A history of Judaism in Morocco.

Authors Avatar

A History of Judaism in Morocco

James Cooper

Jews in Morocco have one of the most ancient and vibrant stories in all of Africa. Their story is partly one of persecution and conflict, but also of peace and cooperation. Berbers, Arabs, and Jews were the three people that built Morocco into what it is today. The intermingling of their various ways of life, traditions and religions has created a cultural heritage that is both fascinating and unique. Jews have always been a small minority in Morocco, but their impact on the country’s history has been huge.

Jews arrived in North Africa long before the Romans or Arabs. Hebrew inscriptions have been found on tombstones in the Moroccan town of Fez that are over 2,000 years old. Some of the earliest Jews came with the Phoenecians to Carthage, and then moved westward to Morocco. Many more arrived in 586 B.C. when Nebuchadnezzer destroyed the First Temple of Solomon in Jerusalem. During the Great Diaspora, a time when Israelites were scattered across the globe, thousands of Jews came to Spain, and then Morocco. In this early society, the Jews slowly forged lasting cultural and economic relations with the native Berber population. As they traded with inland Berbers, Jews brought an already ancient and awe-inspiring religion to those people. Gradually, many Berber tribes adopted Judaism and found ways to integrate into it their own beliefs. A  Judeo-Berber language was developed along with a unique mix of rituals in which a superstitious fear of demons was combined with the devoted worship of Yahweh.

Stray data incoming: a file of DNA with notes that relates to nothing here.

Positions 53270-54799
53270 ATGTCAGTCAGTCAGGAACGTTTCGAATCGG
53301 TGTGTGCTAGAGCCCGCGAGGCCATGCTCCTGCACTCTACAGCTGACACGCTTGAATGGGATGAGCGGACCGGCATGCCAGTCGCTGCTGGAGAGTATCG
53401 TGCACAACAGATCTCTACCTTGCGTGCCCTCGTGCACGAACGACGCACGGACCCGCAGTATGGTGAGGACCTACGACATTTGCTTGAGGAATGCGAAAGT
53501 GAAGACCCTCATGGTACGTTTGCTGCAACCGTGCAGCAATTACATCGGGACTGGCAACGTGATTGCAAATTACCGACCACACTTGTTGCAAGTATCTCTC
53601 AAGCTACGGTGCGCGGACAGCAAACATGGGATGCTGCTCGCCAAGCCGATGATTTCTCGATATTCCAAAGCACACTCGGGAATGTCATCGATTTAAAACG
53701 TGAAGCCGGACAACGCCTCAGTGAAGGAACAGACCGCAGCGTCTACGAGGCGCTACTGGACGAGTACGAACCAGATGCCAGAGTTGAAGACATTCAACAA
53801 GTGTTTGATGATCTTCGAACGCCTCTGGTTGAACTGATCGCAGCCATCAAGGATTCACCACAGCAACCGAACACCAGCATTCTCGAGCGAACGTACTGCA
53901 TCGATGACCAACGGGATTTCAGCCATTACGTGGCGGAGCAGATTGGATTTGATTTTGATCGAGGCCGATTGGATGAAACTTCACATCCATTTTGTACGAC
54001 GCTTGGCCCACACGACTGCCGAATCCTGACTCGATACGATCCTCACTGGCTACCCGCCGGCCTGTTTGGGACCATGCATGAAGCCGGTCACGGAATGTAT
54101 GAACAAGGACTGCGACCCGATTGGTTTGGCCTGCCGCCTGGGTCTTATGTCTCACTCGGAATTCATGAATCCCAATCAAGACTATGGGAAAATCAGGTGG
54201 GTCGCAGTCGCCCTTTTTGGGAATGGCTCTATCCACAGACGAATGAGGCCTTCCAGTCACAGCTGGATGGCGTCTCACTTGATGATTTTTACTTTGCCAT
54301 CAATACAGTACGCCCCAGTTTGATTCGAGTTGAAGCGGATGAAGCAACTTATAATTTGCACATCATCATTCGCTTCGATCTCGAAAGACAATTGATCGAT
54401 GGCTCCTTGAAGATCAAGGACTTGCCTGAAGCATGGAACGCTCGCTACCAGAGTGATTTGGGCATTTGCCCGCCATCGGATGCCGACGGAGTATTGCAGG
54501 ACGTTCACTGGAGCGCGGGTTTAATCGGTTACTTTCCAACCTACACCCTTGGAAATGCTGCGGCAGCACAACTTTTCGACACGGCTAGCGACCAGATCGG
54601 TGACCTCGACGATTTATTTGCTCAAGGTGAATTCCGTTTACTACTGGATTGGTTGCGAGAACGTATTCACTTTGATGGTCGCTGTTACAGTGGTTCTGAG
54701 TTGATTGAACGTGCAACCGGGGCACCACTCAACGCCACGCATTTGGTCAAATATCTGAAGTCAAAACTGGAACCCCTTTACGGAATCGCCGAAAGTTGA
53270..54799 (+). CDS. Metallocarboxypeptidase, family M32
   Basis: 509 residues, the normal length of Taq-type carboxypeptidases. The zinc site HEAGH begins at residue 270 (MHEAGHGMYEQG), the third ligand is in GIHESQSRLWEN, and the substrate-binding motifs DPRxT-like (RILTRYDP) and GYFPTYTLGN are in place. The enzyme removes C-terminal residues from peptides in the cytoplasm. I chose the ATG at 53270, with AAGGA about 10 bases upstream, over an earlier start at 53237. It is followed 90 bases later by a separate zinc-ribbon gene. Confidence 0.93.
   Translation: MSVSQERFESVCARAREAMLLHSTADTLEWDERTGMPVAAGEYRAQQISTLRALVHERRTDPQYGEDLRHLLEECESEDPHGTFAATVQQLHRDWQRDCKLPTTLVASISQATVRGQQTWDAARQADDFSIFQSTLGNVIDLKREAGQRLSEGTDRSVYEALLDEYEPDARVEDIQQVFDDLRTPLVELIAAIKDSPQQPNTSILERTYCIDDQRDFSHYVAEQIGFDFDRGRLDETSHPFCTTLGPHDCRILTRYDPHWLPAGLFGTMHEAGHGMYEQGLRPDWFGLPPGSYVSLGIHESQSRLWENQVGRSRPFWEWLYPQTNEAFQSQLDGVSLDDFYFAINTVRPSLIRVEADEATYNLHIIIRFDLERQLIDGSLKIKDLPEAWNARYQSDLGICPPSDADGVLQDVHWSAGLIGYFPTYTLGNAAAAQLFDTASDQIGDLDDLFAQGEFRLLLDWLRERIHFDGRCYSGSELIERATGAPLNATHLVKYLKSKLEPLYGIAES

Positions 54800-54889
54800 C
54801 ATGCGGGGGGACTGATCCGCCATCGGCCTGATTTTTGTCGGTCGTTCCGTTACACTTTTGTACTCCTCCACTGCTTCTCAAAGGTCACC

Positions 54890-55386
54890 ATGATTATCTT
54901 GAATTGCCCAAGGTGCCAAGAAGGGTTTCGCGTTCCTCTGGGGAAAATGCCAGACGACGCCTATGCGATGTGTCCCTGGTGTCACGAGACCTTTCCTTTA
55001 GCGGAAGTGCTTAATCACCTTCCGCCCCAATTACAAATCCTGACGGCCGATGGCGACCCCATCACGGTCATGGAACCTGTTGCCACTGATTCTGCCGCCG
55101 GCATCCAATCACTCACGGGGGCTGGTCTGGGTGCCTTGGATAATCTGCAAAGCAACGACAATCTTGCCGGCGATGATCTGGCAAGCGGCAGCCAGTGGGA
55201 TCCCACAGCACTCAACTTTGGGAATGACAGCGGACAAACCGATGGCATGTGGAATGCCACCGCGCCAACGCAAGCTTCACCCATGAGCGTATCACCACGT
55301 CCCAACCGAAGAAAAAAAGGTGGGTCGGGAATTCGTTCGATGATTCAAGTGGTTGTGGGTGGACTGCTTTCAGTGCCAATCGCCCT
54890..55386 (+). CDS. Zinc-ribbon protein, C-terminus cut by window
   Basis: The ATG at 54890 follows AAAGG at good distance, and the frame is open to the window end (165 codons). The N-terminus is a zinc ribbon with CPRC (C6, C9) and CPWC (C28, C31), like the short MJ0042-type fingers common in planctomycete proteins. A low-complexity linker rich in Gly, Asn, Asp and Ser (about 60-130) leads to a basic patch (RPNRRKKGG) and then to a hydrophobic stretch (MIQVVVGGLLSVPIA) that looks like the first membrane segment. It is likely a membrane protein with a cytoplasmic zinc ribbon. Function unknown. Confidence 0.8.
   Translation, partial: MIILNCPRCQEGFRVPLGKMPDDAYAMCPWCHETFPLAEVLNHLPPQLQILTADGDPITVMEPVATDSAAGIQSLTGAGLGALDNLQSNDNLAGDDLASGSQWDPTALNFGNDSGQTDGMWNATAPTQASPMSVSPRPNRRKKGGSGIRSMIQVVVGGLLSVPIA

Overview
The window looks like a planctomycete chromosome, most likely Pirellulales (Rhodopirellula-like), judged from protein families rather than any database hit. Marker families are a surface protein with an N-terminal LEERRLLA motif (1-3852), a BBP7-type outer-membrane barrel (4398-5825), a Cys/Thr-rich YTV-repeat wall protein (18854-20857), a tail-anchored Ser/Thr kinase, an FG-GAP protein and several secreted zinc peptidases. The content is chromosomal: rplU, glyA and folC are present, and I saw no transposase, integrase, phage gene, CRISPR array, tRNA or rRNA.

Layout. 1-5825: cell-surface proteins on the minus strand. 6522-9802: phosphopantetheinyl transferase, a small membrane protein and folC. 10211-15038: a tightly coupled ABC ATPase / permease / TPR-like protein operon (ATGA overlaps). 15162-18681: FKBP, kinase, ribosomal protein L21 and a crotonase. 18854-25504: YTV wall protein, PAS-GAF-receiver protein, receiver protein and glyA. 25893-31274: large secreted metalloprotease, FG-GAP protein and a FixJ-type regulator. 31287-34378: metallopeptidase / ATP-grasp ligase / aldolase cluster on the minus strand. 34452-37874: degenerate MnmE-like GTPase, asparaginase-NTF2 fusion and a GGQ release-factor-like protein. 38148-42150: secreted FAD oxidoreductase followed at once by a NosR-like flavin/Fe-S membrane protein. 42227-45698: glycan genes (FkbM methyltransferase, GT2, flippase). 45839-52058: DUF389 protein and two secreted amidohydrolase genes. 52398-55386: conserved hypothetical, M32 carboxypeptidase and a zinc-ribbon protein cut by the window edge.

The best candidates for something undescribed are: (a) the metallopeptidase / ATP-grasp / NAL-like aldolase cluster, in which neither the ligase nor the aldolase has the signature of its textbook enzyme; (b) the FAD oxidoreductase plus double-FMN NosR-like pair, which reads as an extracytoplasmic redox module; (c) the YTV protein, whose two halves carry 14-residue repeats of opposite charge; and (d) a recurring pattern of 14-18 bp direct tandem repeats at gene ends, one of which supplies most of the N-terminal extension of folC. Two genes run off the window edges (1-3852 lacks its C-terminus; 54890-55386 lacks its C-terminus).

In the seventh century, Muslim Arabs invaded North Africa. When they came to Morocco they were quite surprised to find strong Jewish-Berber tribes. One of these tribes was led by the legendary Queen Cahina who, at great odds, was able to ward off the encroaching Arabs for years. Finally defeated, she indignantly burned farms and crops so that they couldn’t be captured and pillaged by the Arabs. Many Berber communities were able to keep their Jewish faith by retreating to small mountain and desert villages.

Subsequent Muslim rulers wavered between tolerance and intolerance of the Jewish population. When Idris II gained power in 800 AD, he severed control of Morocco from Muslim Baghdad and opened the city of Fez to Jewish immigration. This sparked a long era of Jewish renessaince in which Fez became an important center of cultural and intellectual advancement. Many Hebrew scholars and Rabbis lived and wrote during this time, most notably Alfasi Yitzchak and Moses Maimonides. Maimonides is considered by many to be one of the greatest philosophers of all time, gentile or Jewish.

Join now!

By the eleventh century, perhaps in reaction to the economic success of some Jews, Arab persecution began. It was during this time that the Chief Judge of Baghdad, Abu Al-Hassan Al Mawardi, wrote down twelve laws called the Charter of Omar that dictated Jewish life as second-class citizens, or dhimmis. Under Islamic rule, Jews couldn’t read the Koran, speak against the Prophet, touch Muslim women or try to convert any Muslim against his faith. Some of the laws were very ridiculous. On the pain of death Jews could not drink wine in public or own a horse. Starting in ...

This is a preview of the whole essay